Scott Moore

BA English Literature student Scott Moore worked with academic staff on the Barry Hines Project, which saw him bringing University research into the Sheffield community through engagement events with local schools.

Scott Moore is an undergraduate student in the English department.

Can you tell us a little about the project?

I recently worked as a Student Ambassador on the Barry Hines Project. Led by Dr David Forrest and Professor Sue Vice from the School of English, this research project explores the works of the South Yorkshire born writer Barry Hines. Last year marked the fifty-year anniversary since the publication of Barry Hines’ seminal novel Kestrel for a Knave.

Hines’ novel was famously adapted for the silver screen. Hines’ narrative became the iconic film Kes directed by Ken Loach. In celebration of Kestrel for a Knave’s 50th anniversary, the Barry Hines Memorial Project worked with pupils from Ecclesfield School to produce pieces of creative/academic writing in response to Hines’ novel.

Barry Hines himself was a pupil at Ecclesfield School so the project encouraged the children to engage with their local literary heritage. The pieces of writing that the pupils produced were placed in the University of Sheffield’s Barry Hines Archive for the scholars of the future to study.

Why did you decide to take part?

I took part in the Barry Hines Project because I had just completed the Post-War British Realist Cinema module convened by Dave Forrest. In this module, I studied and thoroughly enjoyed Kes. I was eager to explore Hines’ narrative further so I jumped at the chance to participate in the Barry Hines Project.

I admired the project’s commitment to outreach/civic engagement. The project aimed to bring the University of Sheffield’s staff and students out of the academy and into Sheffield’s local community.

I work on numerous projects for the Outreach and Widening Participation team here at the University, including working as a Student Ambassador at a homework club for local primary school pupils and mentoring five local secondary school pupils. I, therefore, understand the importance of the University giving back to the local community.

Reading and studying Hines's writing today reminds us that class still matters, and students like Scott are doing important work both within and outside the university to explore this idea in both academic and practical ways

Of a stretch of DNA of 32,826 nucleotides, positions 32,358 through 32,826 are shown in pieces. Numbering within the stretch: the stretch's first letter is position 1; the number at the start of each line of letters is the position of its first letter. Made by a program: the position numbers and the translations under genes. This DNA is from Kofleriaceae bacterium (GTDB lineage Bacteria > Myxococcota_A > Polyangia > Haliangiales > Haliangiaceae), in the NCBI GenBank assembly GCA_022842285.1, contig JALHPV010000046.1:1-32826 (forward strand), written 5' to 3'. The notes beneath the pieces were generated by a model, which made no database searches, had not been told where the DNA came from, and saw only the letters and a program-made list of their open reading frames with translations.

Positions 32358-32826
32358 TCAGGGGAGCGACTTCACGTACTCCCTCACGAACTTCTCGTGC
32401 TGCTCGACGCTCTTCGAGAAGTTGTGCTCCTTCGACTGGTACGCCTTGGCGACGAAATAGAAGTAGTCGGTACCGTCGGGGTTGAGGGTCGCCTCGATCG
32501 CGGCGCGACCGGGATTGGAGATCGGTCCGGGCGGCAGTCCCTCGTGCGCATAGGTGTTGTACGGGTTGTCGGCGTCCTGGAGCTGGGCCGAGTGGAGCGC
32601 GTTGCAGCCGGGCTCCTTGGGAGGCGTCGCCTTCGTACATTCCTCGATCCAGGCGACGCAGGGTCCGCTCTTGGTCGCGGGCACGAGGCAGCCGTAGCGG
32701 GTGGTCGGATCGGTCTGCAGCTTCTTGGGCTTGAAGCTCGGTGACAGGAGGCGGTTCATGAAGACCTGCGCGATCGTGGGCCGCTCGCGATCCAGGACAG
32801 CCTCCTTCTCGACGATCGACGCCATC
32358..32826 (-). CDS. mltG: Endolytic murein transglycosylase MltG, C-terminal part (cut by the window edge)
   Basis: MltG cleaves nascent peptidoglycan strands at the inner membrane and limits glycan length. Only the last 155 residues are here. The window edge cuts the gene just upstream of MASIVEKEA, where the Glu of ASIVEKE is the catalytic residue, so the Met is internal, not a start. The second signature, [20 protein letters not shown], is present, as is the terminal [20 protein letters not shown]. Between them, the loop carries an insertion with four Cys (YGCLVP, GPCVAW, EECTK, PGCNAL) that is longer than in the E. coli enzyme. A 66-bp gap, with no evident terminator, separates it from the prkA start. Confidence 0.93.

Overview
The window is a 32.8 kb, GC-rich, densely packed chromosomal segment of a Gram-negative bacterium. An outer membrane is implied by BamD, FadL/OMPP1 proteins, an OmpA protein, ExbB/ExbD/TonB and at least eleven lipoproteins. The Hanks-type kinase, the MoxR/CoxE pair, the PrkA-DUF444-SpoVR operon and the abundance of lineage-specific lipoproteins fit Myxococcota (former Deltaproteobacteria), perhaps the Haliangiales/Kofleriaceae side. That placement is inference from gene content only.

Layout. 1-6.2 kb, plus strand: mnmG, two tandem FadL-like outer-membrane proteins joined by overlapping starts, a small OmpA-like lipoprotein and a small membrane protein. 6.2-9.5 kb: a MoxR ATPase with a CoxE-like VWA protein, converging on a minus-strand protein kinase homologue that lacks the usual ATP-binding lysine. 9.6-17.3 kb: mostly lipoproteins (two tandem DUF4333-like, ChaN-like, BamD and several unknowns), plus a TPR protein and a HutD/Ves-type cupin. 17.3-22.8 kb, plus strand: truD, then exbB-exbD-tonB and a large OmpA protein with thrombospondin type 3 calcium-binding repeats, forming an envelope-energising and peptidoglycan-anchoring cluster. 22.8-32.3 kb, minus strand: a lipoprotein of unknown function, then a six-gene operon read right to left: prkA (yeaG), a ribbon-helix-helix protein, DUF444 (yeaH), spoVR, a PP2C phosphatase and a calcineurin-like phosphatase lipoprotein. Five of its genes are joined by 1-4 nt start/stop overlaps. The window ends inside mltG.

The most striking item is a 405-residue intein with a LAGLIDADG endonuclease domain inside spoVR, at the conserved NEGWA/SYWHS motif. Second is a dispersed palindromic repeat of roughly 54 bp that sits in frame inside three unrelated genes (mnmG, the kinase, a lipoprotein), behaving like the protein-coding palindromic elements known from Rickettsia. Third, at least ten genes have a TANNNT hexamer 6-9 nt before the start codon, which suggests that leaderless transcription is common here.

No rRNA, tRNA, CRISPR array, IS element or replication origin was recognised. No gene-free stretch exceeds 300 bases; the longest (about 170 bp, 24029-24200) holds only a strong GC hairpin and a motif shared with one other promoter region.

Dr David Forrest

What did you gain from being involved?

I gained employment experience and enhanced my skill set. In particular, I acquired leadership skills, experience delivering presentations, and can use my experience as a Student Ambassador when writing a job application or answering competency based questions in a job interview.

While I did gain valuable skills and experience, I did not become a Student Ambassador for self-serving reasons. I saw the Barry Hines Memorial Project as a chance to give back to the Sheffield community and to help local school pupils engage with their literary heritage.

What do you hope to do when you leave University?

When I graduate, I aspire to enter the Civil Service Fast Stream which is a two-year graduate programme. It is my ambition to enter to Government Communications Fast Stream programme, where participants work in ministries’ press offices or in internal communications. I have just applied for a summer internship within the Civil Service so keep your fingers crossed for me!

Do you have any words on your time and experiences while studying at Sheffield?

I am not exaggerating when I say choosing to study English Literature at the University of Sheffield has been one of the best decisions I have ever made. The academics in the Department are friendly and supportive, going above and beyond whenever I have needed assistance.

Every single module I have taken has been engaging and intellectually stimulating. Under their excellent teaching, I feel that I have grown into an independent researcher and critical thinker.


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